Post-Holiday Reading: City of Stairs

You can't tell, but these are stairs to a church. Get it?
From Flickr user rablem22
https://www.flickr.com/photos/rabiem/8610606296/

Following Planetfall, I decided to jump from science fiction to fantasy in the form of Robert Jackson Bennett’s City of Stairs. I don’t think I need to wax rhapsodic about the quality of the book too much, as that territory is well-covered, and I agree with the shared high points others have noted: the diverse cast of characters, the intriguing setting, the constant entertainment value, and the jealousy-inducing quality of the writing. This book is smart and fun and cool and left me excited for the next book and interested in checking out Bennett’s back catalog. You should probably read it soon, unless you hate fantasy and/or awesome things.

With the book’s goodness thusly vouched for, I’d like to focus the rest of this post on one of the book’s central concepts. It’s one with some interesting connections to a similarly central idea in Planetfall. That’s right, we’re going to talk about religion!

(Be warned, vague spoilers lurk in the depths beyond!)

Continue reading “Post-Holiday Reading: City of Stairs”

Curation and Slowhacking

As previously discussed, starting a new day job has prompted some reflection and revision of the way I approach my life and my various routines. While I am skeptical about New Year’s resolutions, I have identified a couple of themes that I think will run through my 2016 as well as a host of habits I’m working to establish by year’s end.

So many things staring at you...
From Flickr user K.rol2007 http://bit.ly/1Uhf9aN

Curation

During my year-plus of freelancing, I found myself contemplating the idea of a curated life. My plan is to make this year a test case in doing more to intentionally curate my life and routines.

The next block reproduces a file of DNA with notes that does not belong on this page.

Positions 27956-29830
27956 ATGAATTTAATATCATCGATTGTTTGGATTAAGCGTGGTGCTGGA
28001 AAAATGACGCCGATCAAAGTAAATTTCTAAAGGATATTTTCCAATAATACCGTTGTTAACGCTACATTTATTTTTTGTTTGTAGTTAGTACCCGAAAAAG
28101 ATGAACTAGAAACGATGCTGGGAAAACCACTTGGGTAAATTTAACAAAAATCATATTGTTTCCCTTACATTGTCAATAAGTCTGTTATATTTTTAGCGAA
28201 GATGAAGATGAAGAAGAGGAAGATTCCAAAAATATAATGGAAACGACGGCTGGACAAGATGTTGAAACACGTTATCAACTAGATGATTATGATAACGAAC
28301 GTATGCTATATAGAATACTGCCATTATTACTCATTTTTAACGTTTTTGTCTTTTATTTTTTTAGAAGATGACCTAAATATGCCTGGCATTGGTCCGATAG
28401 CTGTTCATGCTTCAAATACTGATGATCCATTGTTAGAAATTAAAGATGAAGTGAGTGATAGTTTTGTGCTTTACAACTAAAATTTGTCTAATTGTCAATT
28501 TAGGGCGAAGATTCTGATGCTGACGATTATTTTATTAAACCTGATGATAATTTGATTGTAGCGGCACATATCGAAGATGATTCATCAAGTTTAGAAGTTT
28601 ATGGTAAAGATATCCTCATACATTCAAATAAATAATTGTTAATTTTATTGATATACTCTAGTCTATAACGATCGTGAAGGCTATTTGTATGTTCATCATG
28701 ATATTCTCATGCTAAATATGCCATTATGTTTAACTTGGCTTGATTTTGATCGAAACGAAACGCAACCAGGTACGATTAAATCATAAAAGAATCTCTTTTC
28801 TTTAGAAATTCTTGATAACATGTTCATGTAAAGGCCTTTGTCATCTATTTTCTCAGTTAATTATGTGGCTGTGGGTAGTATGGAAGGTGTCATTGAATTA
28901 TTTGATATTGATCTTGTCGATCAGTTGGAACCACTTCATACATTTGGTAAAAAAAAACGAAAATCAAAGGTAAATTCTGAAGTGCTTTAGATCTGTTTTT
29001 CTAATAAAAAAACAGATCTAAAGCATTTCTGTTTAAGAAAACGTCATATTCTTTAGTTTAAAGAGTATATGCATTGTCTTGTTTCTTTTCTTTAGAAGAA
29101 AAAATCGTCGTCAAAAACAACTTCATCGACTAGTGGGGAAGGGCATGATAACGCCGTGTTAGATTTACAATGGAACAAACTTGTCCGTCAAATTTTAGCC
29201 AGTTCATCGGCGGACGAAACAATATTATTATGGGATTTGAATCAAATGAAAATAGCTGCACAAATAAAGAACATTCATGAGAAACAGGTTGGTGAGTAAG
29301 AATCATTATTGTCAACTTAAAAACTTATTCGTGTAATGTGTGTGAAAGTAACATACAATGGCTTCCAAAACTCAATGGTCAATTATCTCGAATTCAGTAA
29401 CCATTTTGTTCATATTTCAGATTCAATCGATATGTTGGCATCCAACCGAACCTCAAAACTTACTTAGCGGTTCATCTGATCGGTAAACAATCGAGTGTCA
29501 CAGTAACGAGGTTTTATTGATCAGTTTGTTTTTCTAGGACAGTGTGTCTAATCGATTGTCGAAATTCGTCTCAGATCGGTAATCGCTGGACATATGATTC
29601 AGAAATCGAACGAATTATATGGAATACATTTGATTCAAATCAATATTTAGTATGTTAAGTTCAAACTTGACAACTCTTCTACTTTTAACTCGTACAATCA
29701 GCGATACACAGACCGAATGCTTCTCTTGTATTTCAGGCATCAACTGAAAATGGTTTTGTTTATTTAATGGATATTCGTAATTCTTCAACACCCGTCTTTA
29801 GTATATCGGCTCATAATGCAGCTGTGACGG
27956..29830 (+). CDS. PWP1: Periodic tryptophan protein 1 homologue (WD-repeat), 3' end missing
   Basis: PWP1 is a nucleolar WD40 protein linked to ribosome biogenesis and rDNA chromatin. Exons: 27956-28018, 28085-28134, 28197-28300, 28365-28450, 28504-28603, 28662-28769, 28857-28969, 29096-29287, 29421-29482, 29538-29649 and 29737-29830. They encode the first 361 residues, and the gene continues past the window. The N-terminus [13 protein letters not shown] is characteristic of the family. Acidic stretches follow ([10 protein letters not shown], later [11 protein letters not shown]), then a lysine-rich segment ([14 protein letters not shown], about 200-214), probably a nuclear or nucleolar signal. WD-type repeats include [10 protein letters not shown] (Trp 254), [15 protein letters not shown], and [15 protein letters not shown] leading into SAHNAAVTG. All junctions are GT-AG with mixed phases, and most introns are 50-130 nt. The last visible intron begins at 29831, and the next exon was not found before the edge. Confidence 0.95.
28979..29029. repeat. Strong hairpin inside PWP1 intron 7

(Before I go any further, I should note that I have no professional or amateur experience in actual curation, e.g. of art or at a museum. I’m using my understanding of curation as a metaphor for thinking about the idea of intentionally crafting various parts of my life using ideas I’ve acquired elsewhere.)

I’m planning to explore the curated life in quite a bit more detail over the course of the year, but the general thrust is that we all – consciously or not – pick from the huge universe of “Things I Could Be Spending My Time/Thoughts/Energy On” to populate various “galleries” of our lives (e.g. our personal collection, our public exhibit, and a series of intermediate/semi-private galleries with various levels of access). I’m trying to be better about consciously choosing what’s displayed in my various galleries.

 

Slowhacking

I know, I know. The last thing the world needs is another variant on “-hacking”. However, I read and listen to enough things that use the “-hacking” formula that the concept is useful for me.

Continue reading “Curation and Slowhacking”

Post-Holiday Reading: Planetfall

OK, it's actually an upside down sunset. Still pretty cool!
Image from Flickr user Carl Milner
https://www.flickr.com/photos/62766743@N07/11275976366/

This was a very book-themed holiday season for me. Between immediate and extended family and my in-laws, I picked up nine new books. They should merge well with my goal of replacing some screen time with page time.

(Also, they and the new day job mean that the S.H.A.K.E.S.P.E.A.R.E. project has been put on indefinite hold. Since we weren’t very far in, I don’t think anyone will be too disappointed.)

A couple books are more related to my day-job work, but most of them should play well with this space. The first one I jumped into was Emma Newman’s Planetfall.